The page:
Kievan Russia Rurik, the leader of a people called the Rus, took control of Novgorod in A.D. 862. Rurik and his successors soon came to rule over Kiev as well as over Slavic tribes along the Dnieper River. The region under their control came to be called the Rus. The word Russia probably comes from this name. Kiev prospered because of its location along the rich trade route between Constantinople and the Baltic Sea. Kiev became the most important principality in Kievan Russia and served as the capital for nearly 300 years after about A.D. 879. As early as A.D. 911, Kiev was powerful enough to win a favorable trade treaty with the Byzantine Empire.
Government Many areas in Kievan Russia were led by princes who governed with the advice of councils made up of boyars, or nobles. Another institution in Kievan Russia was the veche, or town meeting where important matters like wars, disputes between princes, or emergencies were discussed. Yaroslav I, Yaroslav the Wise, ruled from A.D. 1019 to A.D. 1054, a great period in Russian history. He built many churches and introduced Russia's first law code, the Pravda Russkia (the "Russian Justice"). Yaroslav's code combined elements of tribal customs and older laws and traditions. It outlined lawful responses in cases of violence and other harmful activity.
Religion Traders and Greek missionaries brought Christianity to Kievan Russia in the A.D. 800s. In the A.D. 980s the ruler Vladimir I sent observers to Christian church services in several places. His officials were impressed with what they saw and Vladimir wanted to marry Anna, the sister of the Byzantine emperor. In A.D. 988 he converted to Christianity. After converting he ordered all Kievans to become Christians. He also had all pagan statues destroyed.
Religion continued… The Byzantine church became a more and more important force in Kievan Russia. The patriarch in Constantinople chose the bishop of the Kievan church. Monasteries became centers of religious thought, social service, and the arts. When the Christian church split in A.D. 1054, the Kievans followed the Eastern Orthodox Church. Religious themes dominated Kievan culture during this period. Most writing focused on religion, in the form of hymns and sermons. Icon painting became the most distinctive Kievan art form. Artists also created mosaics and frescoes. Much of the decorative painting created by Kievan artists was designed to illustrate religious ideas and figures.
Early Byzantine Influences: Orthodox Christianity
Economy Kievan Russia included two major agricultural regions; the steppe and the taiga. The grassy and mostly treeless plain in the south is called the steppe. The steppe has black, fertile soil that is ideal for agriculture. North of the steppe lies the taiga (ty·guh). The taiga has great forests and receives much rainfall; winters are long and cold, and the growing season on the taiga is short. The steppe gets less rain than the taiga, however, the steppe has a milder climate and a longer growing season. People in the steppe had more time to plant and harvest crops.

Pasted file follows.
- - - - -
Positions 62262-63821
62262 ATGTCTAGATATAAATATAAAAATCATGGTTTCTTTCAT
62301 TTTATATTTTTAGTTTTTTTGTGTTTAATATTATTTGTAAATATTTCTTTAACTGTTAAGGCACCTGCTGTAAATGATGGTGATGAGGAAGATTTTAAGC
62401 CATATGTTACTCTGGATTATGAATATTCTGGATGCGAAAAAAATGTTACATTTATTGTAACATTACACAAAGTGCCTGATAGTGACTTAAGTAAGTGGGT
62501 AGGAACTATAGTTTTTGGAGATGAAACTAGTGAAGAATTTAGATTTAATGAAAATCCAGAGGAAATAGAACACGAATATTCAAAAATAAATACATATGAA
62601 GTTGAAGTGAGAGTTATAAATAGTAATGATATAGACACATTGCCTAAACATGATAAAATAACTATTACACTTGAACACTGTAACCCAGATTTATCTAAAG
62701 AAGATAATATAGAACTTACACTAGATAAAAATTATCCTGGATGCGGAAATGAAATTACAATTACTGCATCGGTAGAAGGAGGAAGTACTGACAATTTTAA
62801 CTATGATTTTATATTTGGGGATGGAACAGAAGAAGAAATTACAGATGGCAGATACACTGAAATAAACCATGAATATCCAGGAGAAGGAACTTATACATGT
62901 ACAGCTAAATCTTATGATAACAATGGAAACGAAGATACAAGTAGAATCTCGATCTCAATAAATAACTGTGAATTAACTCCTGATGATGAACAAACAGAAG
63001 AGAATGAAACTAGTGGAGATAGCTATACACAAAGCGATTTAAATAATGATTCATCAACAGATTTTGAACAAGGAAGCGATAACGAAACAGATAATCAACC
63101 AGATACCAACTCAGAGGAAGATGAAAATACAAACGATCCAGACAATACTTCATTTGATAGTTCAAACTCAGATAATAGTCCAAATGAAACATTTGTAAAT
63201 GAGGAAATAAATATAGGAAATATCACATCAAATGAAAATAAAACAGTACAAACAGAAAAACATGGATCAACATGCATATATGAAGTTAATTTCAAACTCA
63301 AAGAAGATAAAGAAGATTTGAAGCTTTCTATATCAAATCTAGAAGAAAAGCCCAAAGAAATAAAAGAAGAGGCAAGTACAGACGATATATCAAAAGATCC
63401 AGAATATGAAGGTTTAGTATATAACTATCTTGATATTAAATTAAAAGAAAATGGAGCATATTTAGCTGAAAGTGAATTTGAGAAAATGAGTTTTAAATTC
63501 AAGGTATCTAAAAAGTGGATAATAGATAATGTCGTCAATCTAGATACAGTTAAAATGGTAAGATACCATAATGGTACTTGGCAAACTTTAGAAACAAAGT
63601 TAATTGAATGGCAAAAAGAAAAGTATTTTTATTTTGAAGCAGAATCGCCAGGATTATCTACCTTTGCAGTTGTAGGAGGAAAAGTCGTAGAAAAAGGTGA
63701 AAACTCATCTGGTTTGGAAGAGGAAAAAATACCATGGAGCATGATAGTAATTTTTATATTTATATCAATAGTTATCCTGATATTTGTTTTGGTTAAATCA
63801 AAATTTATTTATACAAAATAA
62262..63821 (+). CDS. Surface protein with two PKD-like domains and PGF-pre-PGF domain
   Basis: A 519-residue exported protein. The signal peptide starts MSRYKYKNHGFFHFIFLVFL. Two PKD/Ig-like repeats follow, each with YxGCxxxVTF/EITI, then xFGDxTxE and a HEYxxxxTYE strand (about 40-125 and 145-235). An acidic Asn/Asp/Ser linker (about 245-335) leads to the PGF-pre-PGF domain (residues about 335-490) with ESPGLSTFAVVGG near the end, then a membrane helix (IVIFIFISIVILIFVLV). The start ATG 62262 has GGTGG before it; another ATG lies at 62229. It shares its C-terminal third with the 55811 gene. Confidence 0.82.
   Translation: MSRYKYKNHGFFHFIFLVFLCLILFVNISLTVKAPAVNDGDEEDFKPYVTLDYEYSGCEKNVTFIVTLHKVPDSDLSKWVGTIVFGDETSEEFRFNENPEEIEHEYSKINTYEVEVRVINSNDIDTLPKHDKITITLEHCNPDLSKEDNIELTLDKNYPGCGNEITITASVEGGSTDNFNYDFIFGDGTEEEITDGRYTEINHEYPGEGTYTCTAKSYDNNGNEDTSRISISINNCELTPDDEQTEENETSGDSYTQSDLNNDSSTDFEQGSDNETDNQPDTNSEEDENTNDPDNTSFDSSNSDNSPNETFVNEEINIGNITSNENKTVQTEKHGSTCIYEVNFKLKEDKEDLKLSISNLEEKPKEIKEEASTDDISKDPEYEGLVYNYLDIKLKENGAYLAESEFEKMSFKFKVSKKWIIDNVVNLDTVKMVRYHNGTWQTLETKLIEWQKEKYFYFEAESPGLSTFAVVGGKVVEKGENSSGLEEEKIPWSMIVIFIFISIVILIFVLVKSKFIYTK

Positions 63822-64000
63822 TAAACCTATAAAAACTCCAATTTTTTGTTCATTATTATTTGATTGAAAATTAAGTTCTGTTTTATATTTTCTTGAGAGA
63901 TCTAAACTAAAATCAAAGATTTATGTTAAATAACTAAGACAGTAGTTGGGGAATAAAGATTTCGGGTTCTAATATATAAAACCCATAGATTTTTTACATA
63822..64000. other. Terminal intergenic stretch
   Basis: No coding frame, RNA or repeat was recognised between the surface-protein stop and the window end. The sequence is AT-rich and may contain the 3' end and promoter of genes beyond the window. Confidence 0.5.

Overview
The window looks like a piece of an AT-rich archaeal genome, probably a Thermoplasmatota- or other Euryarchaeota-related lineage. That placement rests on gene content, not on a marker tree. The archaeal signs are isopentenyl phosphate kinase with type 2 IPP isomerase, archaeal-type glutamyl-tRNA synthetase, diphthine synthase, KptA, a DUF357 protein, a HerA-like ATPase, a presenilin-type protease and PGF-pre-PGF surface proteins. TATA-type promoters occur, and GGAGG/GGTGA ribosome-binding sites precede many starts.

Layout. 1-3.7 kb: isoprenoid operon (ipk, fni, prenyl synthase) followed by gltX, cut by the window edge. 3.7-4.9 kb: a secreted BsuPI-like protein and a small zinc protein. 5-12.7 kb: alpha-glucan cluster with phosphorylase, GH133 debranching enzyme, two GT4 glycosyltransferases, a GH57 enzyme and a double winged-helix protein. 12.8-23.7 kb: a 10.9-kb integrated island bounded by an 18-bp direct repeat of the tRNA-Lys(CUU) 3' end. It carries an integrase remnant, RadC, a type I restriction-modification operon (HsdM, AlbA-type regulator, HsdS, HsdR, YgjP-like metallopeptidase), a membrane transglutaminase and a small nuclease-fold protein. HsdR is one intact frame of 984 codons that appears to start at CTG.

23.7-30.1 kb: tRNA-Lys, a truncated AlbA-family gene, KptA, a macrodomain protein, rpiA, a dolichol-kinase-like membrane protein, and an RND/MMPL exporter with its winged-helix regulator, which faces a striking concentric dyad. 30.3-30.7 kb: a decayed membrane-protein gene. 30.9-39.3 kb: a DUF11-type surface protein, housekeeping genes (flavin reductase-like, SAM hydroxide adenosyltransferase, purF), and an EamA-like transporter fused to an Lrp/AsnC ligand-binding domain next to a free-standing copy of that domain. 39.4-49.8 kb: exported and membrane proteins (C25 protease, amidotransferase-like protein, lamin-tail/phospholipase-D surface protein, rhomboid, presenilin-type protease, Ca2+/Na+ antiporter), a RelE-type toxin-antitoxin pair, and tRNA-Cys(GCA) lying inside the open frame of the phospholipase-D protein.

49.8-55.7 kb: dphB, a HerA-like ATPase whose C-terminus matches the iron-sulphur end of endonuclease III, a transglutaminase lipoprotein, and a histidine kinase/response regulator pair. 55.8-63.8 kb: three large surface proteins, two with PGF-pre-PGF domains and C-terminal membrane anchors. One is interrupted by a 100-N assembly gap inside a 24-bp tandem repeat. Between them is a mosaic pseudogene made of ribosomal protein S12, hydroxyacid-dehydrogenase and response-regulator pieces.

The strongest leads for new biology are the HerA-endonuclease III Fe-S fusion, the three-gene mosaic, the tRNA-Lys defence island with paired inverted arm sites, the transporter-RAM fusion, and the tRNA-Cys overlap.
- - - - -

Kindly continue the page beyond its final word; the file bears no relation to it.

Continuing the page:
Economy continued… Kievan Russia traded agricultural goods and wood, iron, salt, furs, and honey with the Byzantines. Kievan Russia also provided slaves for the Byzantines. In return, the Kievans received goods such as wine, silk, spices, fruit, jewelry, silver, and textiles. By the early A.D. 1000s, trade had helped Kievan Russia become a strong, wealthy power. Several social classes emerged in Kievan Russia. At the top were the local princes and their families, followed by the boyars, or nobles.
Russian Clergy Next were the town artisans and merchants, who devoted themselves to trade. The largest and lowest class, however, were the peasants. Peasants lived in small villages in the country and produced the crops that fed Kievan Russia. The clergy formed another important group. Clergy performed religious ceremonies and ran hospitals and charities.
Attacks on Kiev Kiev had declined because Kievan rulers gave the outlying towns to their sons to rule independently. In A.D. 1169 and A.D. 1203, groups of princes sacked Kiev, ruining the city's prosperity. New invaders, the Mongols, took advantage of Kiev's weakness. The Mongols came from the Asian steppe east of the Ural Mountains. By A.D. 1240 they had conquered or destroyed almost every city in Kievan Russia. Mongols controlled Kievan Russia until the late A.D. 1400s.
Ivan the Great In time Mongol rule grew weaker. The princes of the region became more independent. From A.D. 1462 to A.D. 1505 Ivan III, also called Ivan the Great, ruled as Great Prince. By this time Moscow had begun to assert its independence from the Mongols.
The Rise of Moscow By A.D. 1480 Ivan III no longer acknowledged the Mongol khan as Moscow's supreme ruler. Ivan III became the first ruler of the independent state called Russia. He gained more territory through military conquest. His rule began a long tradition of absolute monarchy in Russia.
Ivan the Great (r. 1462-1505) Ivan III Tearing the Great Khan’s Letter Requesting More Tribute in 1480.
Ivan the Terrible (1530-1584) Ivan the Terrible - Centralized royal power(1530-1584) Ivan the Terrible Introduced new laws that tied Russian serfs to the land Used agents of terror to consolidate his power Had thousands of people killed because he suspected a plot.
Discussion Questions: Why was early Russia strongly influenced by the Byzantine Empire? How did Orthodox Christianity come to be the major religion in Russia? What importance did geography have in the development of Kiev as a powerful city?